“Craggs has a very significant career, and his experience in the highest levels of golf training and his affinity with the players is second to none. We are delighted Kevin is joining us,” said Andrew Summers, BGGA CEO and Founder.  “It’s incredibly rewarding to see BGGA’s success this past season, a testament to our investment in our facilities and people, which is the foundation for students to develop their golf at BGGA. With Craggs joining the team, we expect our student’s development to continue to excel in the years to come.”

Kevin Craggs testimonials from players and the media:

European Tour Players

“His knowledge and enthusiasm for the game installs invaluable confidence in a pupil. In my mind he is an outstanding coach with a fantastic appetite to improve player’s skills”
Sandy Lyle (Former US Masters & British Open Winner)

“I’ve worked with Kevin for years and must admit that he’s the most enthusiastic and positive coach I’ve ever had, he is terrific, great Coach with a vast knowledge”
Colin Montgomerie (European Tour Player & Ryder Cup Captain)

“One of the most Natural and talented Coaches I have ever seen”
Severiano Ballesteros(All Time Golf Legend)

“Having worked with some of the best coaches in the world Kevin is certainly among those talented few who have the ability to tailor specific swing mechanics to suit the pupil”
Phillip Parkin (Sky Sports Commentator & Former European tour Player)

“Great coach with a real passion to improve a player’s game”
Stephen Gallacher (European Tour Winner & Ryder Cup Player)

“Top guy who gave me some great foundations to build my game and career on
Nicolas Colsaerts (European Tour Winner & Ryder Cup Player) 

LPGA & LET Tour Players

“Kevin has been a very positive influence on my golf both mentally and physically. He has a great positive attitude and we have done a lot of good work together on my swing to the point that I feel that I am playing the best golf of my life”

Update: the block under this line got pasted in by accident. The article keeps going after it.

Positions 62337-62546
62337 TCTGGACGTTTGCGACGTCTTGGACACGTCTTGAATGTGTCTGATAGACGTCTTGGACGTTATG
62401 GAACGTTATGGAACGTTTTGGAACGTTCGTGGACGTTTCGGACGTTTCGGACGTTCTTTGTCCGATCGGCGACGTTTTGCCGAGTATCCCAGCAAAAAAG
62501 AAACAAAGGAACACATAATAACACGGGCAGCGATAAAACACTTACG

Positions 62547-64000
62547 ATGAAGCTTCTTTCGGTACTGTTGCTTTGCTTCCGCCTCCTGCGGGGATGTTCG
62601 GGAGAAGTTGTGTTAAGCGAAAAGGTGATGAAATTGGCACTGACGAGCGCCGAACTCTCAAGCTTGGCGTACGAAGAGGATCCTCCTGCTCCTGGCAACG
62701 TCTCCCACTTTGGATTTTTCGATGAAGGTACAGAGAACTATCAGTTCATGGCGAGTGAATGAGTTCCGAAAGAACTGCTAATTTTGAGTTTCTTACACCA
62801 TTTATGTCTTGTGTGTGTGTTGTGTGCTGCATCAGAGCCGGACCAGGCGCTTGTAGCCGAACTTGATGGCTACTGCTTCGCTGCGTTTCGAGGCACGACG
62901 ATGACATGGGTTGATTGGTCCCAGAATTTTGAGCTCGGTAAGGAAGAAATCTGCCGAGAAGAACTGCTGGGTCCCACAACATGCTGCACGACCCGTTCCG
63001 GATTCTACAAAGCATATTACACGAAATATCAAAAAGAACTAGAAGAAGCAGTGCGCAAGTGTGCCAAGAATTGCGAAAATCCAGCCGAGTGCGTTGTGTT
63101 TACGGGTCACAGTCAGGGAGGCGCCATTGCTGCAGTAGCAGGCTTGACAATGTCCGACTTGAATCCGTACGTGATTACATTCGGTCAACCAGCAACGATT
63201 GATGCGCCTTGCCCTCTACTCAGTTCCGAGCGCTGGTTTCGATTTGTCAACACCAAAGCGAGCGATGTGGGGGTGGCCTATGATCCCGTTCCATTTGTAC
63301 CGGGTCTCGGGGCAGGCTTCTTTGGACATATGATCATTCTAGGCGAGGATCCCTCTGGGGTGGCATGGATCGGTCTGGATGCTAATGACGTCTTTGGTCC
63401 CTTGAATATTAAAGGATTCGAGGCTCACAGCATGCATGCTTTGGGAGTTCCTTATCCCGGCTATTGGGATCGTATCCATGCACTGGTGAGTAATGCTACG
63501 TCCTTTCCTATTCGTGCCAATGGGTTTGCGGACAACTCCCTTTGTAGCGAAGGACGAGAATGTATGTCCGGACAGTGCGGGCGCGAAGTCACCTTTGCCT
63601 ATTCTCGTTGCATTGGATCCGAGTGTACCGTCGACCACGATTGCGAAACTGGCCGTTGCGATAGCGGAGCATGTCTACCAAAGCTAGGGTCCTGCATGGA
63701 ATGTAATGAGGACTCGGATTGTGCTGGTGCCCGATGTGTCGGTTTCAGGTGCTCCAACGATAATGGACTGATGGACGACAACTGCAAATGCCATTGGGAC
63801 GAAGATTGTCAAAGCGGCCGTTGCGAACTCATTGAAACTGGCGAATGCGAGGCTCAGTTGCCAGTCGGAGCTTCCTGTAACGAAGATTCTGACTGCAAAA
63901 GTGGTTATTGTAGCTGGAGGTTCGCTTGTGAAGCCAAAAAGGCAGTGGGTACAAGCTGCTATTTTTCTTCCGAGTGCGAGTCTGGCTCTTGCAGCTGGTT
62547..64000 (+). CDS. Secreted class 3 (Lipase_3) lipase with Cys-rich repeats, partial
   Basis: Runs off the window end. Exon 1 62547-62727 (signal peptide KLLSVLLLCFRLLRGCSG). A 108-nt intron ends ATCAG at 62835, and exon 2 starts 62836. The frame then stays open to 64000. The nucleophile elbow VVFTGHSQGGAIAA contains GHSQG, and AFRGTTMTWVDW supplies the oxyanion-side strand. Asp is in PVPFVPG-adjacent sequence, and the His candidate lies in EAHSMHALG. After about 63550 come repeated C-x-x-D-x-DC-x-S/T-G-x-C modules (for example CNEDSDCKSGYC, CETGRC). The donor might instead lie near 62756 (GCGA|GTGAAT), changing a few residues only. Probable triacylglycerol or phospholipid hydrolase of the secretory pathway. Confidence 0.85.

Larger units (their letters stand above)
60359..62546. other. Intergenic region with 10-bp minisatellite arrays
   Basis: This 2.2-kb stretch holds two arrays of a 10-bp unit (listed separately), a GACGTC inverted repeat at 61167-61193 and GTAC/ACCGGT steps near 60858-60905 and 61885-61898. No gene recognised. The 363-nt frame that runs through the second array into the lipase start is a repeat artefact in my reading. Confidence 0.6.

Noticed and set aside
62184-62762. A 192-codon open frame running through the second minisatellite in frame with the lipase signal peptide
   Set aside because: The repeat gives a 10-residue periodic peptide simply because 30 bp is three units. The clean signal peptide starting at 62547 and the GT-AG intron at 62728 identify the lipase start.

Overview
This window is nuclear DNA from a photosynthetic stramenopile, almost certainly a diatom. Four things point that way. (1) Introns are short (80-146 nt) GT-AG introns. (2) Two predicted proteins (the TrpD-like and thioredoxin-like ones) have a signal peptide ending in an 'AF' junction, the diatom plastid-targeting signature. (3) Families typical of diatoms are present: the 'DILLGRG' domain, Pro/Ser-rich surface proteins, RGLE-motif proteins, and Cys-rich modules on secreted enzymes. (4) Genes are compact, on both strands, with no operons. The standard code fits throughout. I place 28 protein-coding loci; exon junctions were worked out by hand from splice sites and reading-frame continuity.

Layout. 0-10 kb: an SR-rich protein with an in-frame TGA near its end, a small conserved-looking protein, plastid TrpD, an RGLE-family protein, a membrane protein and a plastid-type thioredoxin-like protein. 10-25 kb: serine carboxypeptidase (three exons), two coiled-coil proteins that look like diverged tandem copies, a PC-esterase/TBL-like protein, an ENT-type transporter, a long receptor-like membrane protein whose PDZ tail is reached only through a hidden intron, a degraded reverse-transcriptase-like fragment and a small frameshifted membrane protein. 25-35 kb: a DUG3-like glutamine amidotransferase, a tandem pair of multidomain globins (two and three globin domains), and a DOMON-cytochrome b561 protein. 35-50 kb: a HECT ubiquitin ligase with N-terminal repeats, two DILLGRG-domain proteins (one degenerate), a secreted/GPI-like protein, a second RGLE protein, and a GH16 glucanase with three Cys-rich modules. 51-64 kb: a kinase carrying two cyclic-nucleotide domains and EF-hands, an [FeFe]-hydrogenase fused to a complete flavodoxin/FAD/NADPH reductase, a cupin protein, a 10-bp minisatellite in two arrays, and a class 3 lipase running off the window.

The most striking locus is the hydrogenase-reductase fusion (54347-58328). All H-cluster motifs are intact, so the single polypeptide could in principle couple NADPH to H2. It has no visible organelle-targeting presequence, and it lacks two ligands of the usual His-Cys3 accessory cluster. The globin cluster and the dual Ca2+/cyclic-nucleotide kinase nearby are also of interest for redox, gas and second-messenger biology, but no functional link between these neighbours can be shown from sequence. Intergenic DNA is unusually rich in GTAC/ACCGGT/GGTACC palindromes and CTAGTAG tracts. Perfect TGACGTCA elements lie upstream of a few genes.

Catriona Matthew(LPGA Tour Player & Ladies British Open Winner 2009)

“Kevin not only saved my Game he rescued my career. His knowledge and ability to coach in a simple way is without doubt world class, he is a major influence to me on and off the course
Mel Reid (LPGA Tour Player)

“I have worked with Kevin for many years, he understands all aspects of the game and has an amazing talent to educate and motivate players to get the very best from their ability”
Kylie Walker(Ladies European Tour Player)

“Kevin is by far the most enthusiastic and able coach with whom I have ever worked with, his knowledge of the golf swing is superb making learning and understanding easy. There is no doubt that I would have not achieved the same success in my career without his support.
Lynn Kenny (Ladies European Tour Player)

“When I’m just near him it makes me want to be better. I’ve never had this much fun playing golf’
Paula Creamer (LPGA Tour Player & Major Winner)

“Kevin is an amazing coach and mentor who can bring the very best out of me and my game”
Tiffany Chan (LPGA Tour Player)

Media Publications

“Kevin’s clear and consistent teaching style earned him a place on Golf Monthly’s list of top 25 UK coaches. Since then he has regularly provided the magazine with imaginative and effective instruction, making him a valued member of our top team of teaching professionals. For every swing fault he has a range of different cures that he explains with precision and clarity”. – Golf Monthly Magazine

“Kevin has the very rare ability to explain the nuances of the golf swing in simple, understandable terms.  He is extremely inspirational and makes you wantto improve.” – Bunkered Magazine

“Kevin combines the vast knowledge of one of the world’s leading coaches with simplicity – an unbeatable mix for the eager to learn.”  “Kevin does the impossible – he makes golf simple.” –  Daily Record Newspaper

IJSA and Global Junior Golf Strengthen their Partnership for the Upcoming Years

IJSA and Global Junior Golf strengthen their partnership for the upcoming years. A promising future with exciting new tournaments is coming up…